It’s the dream of so many; to work from home, in their pyjamas, with a freshly brewed coffee in one hand, a margherita in the other, and a few emails sent each day enough to earn its keep. The reality of being self-employed, though, is somewhat different. Self discipline, motivation, unreliable incomes and unpredictable hours are just some of the obstacles that can cause you to trip, stumble and fall if you’re not constantly vigilant, alert and on your A game. A few simple measures can go a long way in avoiding these potential pitfalls. These are those; our 5 IDEAL steps to self employed success.
A REGIMENTED ROUTINE
When self employed and particularly when doing so from home, the lines between the working day and period of downtime can become blurred. It’s vital if you’re to make a success of self employment to employ a rigorous, regimented routine that mimics office hours and attitude. This means ceremonious opening and closing of the day so the transition to and from work mode is clear and seamless.
Try to wake up early and at a consistent time each morning, perhaps begin the day with a spot of yoga, and enjoy a light breakfast; all before you first cast your eyes over your email. Then, set about your work in a dedicated space without distraction. That means; no completing house chores, no cheeky half hour on the sofa for Homes Under the Hammer, and no excessive social media use. When the working day is done, make a point of shutting down your computer and placing it in a cupboard; out of sight and mind. An exercise session, brisk walk or meditation at the end of the working part of your day will close things off succinctly.
NETWORK, SOCIALISE, CONNECT
Self employment, especially when your home is also your office, can be an insular thing. Conversation is almost entirely conducted online, with typing fingers rather than wagging tongues, and the cat or dog is quite often your only companion for the day. The obvious need for a bit of human company aside, this isolated way of living can also be detrimental to your work flourishing. It’s important, then, to take every opportunity to network, physically, to get the name of you brand out there and cultivate new working relationships. This could be in the form of conferences, clubs, industry fairs, or even simply a coffee with a colleague you only usually engage with over email.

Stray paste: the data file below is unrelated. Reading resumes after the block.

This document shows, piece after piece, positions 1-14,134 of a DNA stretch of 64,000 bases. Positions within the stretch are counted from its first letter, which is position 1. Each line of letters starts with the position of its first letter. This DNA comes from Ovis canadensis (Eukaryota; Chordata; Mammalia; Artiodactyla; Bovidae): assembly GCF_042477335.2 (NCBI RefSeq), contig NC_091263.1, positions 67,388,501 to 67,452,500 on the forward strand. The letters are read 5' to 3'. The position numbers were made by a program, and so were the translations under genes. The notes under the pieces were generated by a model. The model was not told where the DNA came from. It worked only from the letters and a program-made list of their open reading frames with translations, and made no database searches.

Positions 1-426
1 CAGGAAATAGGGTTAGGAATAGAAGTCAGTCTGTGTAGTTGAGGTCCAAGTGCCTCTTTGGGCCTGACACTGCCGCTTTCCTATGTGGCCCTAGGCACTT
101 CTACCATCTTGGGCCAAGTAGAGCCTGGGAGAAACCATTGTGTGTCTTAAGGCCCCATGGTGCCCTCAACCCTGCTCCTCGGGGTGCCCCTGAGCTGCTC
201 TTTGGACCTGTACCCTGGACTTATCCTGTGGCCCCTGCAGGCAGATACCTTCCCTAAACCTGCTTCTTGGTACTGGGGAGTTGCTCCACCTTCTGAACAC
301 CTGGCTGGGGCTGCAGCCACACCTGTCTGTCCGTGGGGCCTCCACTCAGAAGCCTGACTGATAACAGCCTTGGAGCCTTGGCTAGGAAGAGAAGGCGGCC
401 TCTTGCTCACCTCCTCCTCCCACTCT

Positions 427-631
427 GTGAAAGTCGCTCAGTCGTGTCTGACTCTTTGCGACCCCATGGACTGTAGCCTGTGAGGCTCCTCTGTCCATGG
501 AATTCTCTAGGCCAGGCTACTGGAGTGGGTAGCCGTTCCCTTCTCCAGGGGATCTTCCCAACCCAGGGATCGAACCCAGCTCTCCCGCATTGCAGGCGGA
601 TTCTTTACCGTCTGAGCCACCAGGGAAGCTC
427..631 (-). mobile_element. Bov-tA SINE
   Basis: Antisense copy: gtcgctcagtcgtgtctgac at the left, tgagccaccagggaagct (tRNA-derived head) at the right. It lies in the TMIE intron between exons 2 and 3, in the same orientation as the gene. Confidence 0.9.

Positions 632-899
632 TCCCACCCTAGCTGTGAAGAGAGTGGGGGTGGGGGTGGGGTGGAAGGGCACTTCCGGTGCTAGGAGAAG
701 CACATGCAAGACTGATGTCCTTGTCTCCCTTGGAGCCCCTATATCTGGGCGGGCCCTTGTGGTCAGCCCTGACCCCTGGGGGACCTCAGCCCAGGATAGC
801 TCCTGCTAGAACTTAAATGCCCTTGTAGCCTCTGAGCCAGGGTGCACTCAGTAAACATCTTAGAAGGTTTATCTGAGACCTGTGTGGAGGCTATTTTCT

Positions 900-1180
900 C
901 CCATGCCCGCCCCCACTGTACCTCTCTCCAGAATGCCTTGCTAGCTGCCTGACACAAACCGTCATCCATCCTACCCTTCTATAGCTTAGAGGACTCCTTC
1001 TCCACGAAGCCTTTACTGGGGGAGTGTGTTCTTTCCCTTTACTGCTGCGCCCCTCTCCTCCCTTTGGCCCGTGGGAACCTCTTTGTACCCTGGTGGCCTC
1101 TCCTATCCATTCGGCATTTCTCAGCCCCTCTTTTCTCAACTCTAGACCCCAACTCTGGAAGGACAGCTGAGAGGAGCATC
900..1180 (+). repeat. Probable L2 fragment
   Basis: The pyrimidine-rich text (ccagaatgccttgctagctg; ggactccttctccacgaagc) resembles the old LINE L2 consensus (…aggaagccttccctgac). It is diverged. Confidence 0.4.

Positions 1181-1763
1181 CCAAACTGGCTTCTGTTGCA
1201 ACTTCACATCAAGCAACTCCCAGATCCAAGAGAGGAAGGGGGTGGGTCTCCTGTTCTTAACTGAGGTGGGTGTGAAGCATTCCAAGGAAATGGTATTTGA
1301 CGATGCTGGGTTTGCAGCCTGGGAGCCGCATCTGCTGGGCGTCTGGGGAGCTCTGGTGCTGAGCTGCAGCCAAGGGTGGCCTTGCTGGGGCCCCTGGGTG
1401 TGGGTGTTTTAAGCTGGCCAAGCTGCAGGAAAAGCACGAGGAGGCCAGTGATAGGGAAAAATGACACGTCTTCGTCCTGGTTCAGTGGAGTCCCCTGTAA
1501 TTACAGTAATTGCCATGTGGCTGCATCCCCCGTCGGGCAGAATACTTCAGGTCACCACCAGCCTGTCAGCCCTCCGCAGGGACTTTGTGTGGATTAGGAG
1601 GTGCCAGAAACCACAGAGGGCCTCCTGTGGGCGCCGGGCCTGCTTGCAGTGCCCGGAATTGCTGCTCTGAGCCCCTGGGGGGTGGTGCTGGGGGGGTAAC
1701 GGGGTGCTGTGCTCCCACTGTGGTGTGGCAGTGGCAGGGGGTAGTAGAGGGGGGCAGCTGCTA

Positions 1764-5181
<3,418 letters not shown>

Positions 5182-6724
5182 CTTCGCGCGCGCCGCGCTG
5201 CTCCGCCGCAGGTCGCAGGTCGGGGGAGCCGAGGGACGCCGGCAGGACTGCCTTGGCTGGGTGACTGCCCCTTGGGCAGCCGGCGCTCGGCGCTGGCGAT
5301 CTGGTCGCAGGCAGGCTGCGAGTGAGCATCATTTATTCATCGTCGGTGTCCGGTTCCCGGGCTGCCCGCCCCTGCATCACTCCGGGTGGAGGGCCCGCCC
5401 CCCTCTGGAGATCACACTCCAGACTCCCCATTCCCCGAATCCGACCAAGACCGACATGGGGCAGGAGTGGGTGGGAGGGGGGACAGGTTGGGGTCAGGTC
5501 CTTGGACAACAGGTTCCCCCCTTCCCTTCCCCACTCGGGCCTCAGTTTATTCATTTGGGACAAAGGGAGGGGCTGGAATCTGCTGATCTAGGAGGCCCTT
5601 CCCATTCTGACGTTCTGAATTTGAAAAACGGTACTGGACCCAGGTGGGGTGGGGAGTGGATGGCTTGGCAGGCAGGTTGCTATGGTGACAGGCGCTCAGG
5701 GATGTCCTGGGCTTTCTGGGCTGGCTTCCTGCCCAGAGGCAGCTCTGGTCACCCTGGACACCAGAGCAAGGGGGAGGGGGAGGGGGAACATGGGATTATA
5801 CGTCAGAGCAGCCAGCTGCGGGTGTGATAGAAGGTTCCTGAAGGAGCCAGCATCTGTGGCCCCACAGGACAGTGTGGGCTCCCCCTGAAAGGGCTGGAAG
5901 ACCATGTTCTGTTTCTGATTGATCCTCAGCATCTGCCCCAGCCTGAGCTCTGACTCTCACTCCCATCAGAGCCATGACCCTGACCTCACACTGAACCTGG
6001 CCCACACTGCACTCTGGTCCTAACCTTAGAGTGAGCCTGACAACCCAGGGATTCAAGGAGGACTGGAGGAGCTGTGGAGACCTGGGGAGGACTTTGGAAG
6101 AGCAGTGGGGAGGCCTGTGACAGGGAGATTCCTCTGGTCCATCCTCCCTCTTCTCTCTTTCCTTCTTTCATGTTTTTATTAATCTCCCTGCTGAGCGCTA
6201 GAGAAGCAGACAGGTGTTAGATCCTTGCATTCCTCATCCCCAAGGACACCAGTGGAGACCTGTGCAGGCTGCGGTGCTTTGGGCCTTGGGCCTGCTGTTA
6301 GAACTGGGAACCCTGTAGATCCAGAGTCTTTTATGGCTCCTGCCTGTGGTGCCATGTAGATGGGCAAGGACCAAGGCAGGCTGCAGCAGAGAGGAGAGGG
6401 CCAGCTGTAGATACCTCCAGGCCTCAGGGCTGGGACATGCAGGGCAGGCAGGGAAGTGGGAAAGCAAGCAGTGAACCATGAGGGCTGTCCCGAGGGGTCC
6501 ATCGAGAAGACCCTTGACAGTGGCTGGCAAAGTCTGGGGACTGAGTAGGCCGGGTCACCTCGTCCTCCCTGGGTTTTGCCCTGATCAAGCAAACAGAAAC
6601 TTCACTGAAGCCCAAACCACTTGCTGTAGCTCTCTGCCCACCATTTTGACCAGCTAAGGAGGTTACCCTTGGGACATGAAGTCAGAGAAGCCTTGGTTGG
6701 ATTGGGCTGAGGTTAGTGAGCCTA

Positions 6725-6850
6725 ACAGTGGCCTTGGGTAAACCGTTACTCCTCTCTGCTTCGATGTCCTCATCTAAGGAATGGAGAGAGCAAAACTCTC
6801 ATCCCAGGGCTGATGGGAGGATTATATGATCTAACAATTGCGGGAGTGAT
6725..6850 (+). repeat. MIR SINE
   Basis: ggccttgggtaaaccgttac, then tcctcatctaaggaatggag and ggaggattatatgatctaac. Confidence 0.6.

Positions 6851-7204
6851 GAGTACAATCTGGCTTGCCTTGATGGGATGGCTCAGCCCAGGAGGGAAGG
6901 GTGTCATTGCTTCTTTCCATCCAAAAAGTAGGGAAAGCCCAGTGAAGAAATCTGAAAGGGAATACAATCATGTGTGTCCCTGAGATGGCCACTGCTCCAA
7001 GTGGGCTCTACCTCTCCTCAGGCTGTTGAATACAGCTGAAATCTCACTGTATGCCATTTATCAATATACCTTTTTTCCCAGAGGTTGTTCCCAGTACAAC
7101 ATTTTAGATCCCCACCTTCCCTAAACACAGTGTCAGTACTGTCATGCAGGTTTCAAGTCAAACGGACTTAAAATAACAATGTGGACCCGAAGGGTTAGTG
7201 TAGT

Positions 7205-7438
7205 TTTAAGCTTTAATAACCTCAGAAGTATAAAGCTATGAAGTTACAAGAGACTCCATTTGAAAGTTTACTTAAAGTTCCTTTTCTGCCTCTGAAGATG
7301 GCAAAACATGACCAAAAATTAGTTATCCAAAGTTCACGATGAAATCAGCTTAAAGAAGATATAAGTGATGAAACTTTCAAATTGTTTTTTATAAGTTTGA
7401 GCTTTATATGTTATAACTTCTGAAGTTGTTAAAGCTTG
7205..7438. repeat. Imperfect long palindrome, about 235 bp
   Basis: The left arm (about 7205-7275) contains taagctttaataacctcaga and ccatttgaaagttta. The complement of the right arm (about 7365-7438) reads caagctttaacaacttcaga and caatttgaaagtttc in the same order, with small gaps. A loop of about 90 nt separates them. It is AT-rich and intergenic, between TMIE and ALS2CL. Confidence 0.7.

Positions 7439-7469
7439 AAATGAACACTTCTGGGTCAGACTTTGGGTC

MANAGE YOUR MONEY AND ASSETS
When you’re self-employed, there’s no such thing as a paid vacation or a consistent pay check. When you’re not working, you’re not making money. You also don’t get any of the financial perks that come with employment like bonuses or pension payments. That’s why it’s vital to manage your money wisely. Keep on top of your tax and national insurance, budget for leaner months and make sure you keep track of all your business expenses and keep the receipts.
Protecting yourself, your company and its assets is so important when you’re self employed, as there’s no fall back or safety net otherwise. It’s vital then that you get proper, all encompassing insurance to help cushion the blow of any unforeseeable problems afflicting your business. Insurance providers like Sherpa specialise in self-employed insurance for those who run their own businesses, contractors, and freelancers, and this insurance for the self-employed can provide invaluable peace of mind for those who are masters of their own destiny.
LEARN TO SAY NO
It may sound simple, but when working for yourself, uttering that two letter word can be tough. There’s so much more at stake when your income is under your control alone, and sometimes we can take on more than we can cope with. Give permission to yourself to put your foot down, with refusal delivered in a firm but friendly manner, and you’ll soon notice those you’re working with treating you with more respect, not less. If not, then a little reasoning goes a long way; quality of work, not quantity, benefits from learning when and how to say no.
The two letter word should also be applied to friends and family. When you’re self employed, those close to you often don’t understand that you can’t simply take the afternoon off to go to lunch when you make your own schedule. True, your schedule is flexible, but this doesn’t necessarily mean availability. A late lunch means you’ll probably be up until 1am working to make up for it.
Self employment can sometimes feel like a undirected meander through the day, rather than a purposeful and focused foray. Setting targets, both long and short term, is the key to success when you are your own boss. These don’t necessarily have to be purely focused on income, revenue and money making; personal growth and training should also play a part. This holistic approach to improvement will be more beneficial to your company’s flourishing in the long run, make no mistake.